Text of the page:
■■ Deal with the dump and donate piles. Do this before anything comes back into the house. It’s much harder to mess up your good work if the stuff is physically gone. ■■ Sort and label - place the remaining items in clearlylabelled boxes. Make sure there is a temporary box to house items which really belong in another room. As each room is sorted those items can be replaced, and other misplaced items can be housed there, while the de-cluttering process continues. ■■ The maxim ‘A place for everything and everything in its place’ is a good one. As you return the items you’re keeping to the room, keep small items in clear plastic boxes and store them in cupboards or wardrobes. ■■ To keep on top of things, instigate a ‘one thing in: one thing out’ rule in future. It will make you think twice about acquiring something if you know something else must go. ■■ Finally, once a week, take two bags and go through your home. One bag is for rubbish, the other for items in the wrong place. When you’ve finished throw the rubbish away and replace the misplaced items. Follow these small steps and in a relatively short space of time you will be enjoying a calm and clutter-free environment. By Claire Hawker
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don’t forget! Copy deadline for the next issue is Monday 10 June Call 01625 879611 or email email@example.com to secure your space. 44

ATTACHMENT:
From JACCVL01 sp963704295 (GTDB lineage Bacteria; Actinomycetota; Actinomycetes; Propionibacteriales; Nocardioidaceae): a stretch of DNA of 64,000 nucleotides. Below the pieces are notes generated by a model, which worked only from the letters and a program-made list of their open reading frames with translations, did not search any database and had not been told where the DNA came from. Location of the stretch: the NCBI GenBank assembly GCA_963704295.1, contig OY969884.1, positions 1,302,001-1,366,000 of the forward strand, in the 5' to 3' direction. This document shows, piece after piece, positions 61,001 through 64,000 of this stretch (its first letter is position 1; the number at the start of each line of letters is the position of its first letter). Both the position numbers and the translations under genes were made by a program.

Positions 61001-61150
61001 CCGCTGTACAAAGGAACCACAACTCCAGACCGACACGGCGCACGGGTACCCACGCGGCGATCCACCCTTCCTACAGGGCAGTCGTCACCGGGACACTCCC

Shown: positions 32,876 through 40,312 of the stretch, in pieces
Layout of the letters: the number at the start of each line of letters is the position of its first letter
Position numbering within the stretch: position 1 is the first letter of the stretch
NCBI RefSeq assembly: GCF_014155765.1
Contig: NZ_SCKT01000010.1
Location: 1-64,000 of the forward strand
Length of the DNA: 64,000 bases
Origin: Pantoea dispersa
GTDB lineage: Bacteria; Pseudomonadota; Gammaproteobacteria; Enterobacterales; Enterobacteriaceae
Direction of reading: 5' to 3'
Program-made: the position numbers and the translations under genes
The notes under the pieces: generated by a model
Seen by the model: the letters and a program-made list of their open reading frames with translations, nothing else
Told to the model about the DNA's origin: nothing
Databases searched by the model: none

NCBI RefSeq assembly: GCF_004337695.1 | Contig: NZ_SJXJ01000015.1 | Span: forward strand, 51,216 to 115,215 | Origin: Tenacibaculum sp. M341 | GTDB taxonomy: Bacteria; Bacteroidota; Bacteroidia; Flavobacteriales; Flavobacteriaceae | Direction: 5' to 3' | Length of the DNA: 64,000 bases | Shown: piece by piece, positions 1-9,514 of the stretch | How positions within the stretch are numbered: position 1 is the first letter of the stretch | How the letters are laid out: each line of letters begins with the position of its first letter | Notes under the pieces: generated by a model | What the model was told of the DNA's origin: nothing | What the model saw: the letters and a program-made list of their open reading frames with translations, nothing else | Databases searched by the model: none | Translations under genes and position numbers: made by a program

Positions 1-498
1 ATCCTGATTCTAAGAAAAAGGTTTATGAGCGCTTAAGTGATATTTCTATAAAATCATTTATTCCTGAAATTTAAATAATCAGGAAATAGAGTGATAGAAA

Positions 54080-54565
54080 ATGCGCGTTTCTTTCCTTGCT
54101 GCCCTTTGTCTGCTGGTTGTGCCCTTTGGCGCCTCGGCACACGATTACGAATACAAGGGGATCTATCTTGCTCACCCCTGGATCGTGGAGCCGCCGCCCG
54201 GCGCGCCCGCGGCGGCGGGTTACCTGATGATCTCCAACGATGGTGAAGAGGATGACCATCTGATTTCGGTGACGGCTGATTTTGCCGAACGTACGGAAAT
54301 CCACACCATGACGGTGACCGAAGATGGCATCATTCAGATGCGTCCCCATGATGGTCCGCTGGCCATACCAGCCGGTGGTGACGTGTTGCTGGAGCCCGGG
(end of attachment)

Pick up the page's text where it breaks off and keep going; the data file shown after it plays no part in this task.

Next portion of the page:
keep in touch We’re only a very small team at INSIDE so we rely on you, the reader, to let us know what’s coming up in your area. We can’t guarantee to include everything we’re sent but if it’s local and community-based there’s every chance we will.
useful numbers Churches Bollington United Reformed Church Bollington Christian Life Church Prestbury Methodist Church Quakers St Oswald’s Church St Gregory’s RC Church St Peters Church Prestbury Tytherington Family Worship
Schools 01625 613029 01625 578100 01625 424361 01625 562109 01625 422849 01625 572108 01625 827625 01625 615195
pharmacies I Rowlands & Co The Village Pharmacy, Prestbury
01625 574401 01625 829216
Dentists Bollington Dental Practice Prestbury Road Dental Practice